Vision Series Lecturer Curated Major National Gallery Exhibit

Posted: January 22, 2009 at 1:00 am, Last Updated: November 30, -0001 at 12:00 am

By Colleen Kearney Rich

Carol Mattusch
Carol Mattusch
Photo by Evan Cantwell

When Laura Bush invited Michelle Obama to the White House right after the election, many people saw the photo of the two women in the Washington Post the next day.

When Carol Mattusch looked at the paper that day, she saw her new book sitting on a table between them.

The photo was taken just a few days after Mattusch, Mason’s Mathy Professor of Art History, gave the first lady a private tour of the National Gallery of Art (NGA) exhibit she guest curated, “Pompeii and the Roman Villa: Art and Culture around the Bay of Naples.” Over the last few months, Mattusch has given a number of such tours.

The show features classical antiquities from museums in and around Naples, and the exhibition space is laid out as rooms in a Roman villa, inviting the viewer to a more intimate perspective of ancient life in a seaside villa.

On Monday, Jan. 26, Mattusch will share her experiences and expertise as part of the university’s Vision Series. Her lecture, “Pompeii, Naples, Mt. Vesuvius and the Grand Tour,” begins at 7 p.m. in the Center for the Arts Concert Hall on the Fairfax Campus.

Mattusch has been working on the exhibit for the past several years. As the show doesn’t feature the work of one particular artist or type of art, it was complicated to organize.

Fortunately Mattusch had the vision, experience and international connections to pull off such a large-scale endeavor. Still, that didn’t make it easy.

Naturally, travel was involved, as well as many negotiations.

“There were several rounds of choosing objects for the show,” says Mattusch. “I would tell the museums what I wanted, then they would tell me what we could have.”

Negotiations went round and round, involving lawyers, accountants and insurance representatives, not to mention the NGA director. Mattusch speaks highly of her colleagues in Naples and at the NGA, and of the cooperation and support she received to make her vision a reality.

“We really wanted to make the most of the theme of the villa,” she says.

NGA designers made a model of the spaces they were going to create as well as models of all the pieces. Mattusch says, “We spent months moving them around.”

There are 150 objects in all, including ancient frescoes, mosaics, sculptures, portraits and luxury arts. The last section of the exhibit is about the impact of the 18th-century rediscovery of the ancient cities and villas on the Bay of Naples.

Two years before the objects were to arrive, Mattusch began working on the exhibition catalog. She is principal author and editor of “Pompeii and the Roman Villa,” the book on that White House table.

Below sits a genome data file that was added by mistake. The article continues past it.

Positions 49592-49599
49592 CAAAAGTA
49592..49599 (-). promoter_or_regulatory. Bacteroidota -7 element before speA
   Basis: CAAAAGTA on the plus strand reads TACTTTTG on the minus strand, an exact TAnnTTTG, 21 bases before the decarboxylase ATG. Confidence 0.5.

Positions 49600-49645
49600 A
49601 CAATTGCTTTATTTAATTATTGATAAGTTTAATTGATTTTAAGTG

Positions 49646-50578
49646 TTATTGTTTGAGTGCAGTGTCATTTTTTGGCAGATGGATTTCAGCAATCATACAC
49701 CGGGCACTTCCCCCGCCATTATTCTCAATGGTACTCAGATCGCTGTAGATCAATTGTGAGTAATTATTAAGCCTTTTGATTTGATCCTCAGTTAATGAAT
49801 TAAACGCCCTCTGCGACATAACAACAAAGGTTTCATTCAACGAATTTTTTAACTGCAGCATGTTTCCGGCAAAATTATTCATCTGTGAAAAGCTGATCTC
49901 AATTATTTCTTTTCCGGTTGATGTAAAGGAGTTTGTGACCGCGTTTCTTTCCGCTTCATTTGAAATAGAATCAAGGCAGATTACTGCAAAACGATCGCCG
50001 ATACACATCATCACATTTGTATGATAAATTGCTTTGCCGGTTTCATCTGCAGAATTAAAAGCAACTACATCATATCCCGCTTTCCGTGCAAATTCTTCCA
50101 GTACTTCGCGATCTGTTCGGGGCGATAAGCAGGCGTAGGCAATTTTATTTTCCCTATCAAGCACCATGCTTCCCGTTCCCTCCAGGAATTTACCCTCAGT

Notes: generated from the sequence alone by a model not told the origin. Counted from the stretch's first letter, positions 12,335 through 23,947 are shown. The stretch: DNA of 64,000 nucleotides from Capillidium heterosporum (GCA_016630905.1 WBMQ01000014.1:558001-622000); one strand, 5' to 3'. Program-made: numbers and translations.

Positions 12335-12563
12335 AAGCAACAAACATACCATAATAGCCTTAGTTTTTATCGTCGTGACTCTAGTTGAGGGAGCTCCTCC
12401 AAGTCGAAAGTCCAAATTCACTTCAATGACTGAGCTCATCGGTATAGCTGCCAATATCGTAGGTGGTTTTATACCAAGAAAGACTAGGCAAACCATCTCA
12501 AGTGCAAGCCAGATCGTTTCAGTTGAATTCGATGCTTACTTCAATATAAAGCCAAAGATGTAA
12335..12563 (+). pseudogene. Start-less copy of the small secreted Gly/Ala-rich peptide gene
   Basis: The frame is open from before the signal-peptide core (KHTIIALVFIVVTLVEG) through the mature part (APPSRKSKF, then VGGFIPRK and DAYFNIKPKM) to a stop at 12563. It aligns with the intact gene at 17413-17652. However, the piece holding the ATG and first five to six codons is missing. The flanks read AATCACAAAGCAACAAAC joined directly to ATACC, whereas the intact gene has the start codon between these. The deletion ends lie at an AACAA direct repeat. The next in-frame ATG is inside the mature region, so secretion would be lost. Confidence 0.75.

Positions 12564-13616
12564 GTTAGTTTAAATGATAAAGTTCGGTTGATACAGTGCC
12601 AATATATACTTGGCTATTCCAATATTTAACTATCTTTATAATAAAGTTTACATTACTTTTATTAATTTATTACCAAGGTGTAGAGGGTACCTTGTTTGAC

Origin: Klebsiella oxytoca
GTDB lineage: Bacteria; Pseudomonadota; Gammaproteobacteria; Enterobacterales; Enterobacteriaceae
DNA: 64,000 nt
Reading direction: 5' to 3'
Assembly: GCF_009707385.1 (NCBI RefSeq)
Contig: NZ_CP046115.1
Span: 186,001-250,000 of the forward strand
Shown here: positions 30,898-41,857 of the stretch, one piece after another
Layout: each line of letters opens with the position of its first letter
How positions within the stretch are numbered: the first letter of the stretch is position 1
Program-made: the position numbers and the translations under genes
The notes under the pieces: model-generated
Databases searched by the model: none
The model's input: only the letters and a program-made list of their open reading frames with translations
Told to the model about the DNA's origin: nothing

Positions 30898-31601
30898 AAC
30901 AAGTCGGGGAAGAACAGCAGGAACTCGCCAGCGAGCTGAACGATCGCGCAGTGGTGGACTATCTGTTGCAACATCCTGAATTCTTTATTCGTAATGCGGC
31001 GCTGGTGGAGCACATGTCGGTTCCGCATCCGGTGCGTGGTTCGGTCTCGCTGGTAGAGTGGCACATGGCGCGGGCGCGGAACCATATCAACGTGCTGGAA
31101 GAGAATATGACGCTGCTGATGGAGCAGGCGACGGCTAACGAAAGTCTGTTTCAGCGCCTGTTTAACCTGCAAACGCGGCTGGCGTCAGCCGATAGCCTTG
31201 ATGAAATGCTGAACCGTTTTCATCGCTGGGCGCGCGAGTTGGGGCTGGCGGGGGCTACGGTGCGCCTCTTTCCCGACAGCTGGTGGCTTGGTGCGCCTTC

Then brochures, a film, podcasts and family guides were created. Besides the work by the NGA departments of exhibition, design, education, conservation, horticulture and many more, special items were purchased for the gift shop to tie into the exhibit. NGA has even created a special Italian menu for the Garden Café (temporarily called the Café Italia).

Mason classics professor Martin Winkler hosted a complementary gallery film series in the fall. A public symposium is planned for March 20-21.

In 1996, Mattusch took on a similar task when she curated “The Fire of Hephaistos: Large Classical Bronzes from North American Collections” at Harvard University Art Museums. She also wrote the catalogue for that show. In fact, she came up with the idea for the current exhibit while writing a book about the largest private villa found to date in the Bay of Naples region.

“The Villa dei Papiri at Herculaneum: Life and Afterlife of a Sculpture Collection” was published in 2005 and won the Charles Rufus Morey Award.

Mattusch is a longstanding member of the managing committee for the American School of Classical Studies at Athens and currently serves on its executive committee.

So far, “Pompeii and the Roman Villa” has been the biggest show of 2008-09, and more than 200,000 people had seen the exhibit, which runs through March 22, before inauguration week.

The show travels to the Los Angeles County Museum in May, where it will run until October 2009. Mattusch will spend some time in California giving tours and media interviews for the exhibition.

Is this the high point of her career? “I hope not,” says Mattusch. “I hope there is a lot more coming up.”

Vision Series lectures are free and open to the public. Tickets are available online, or at the Center for the Arts box office. A reception will follow the lecture.

Write to at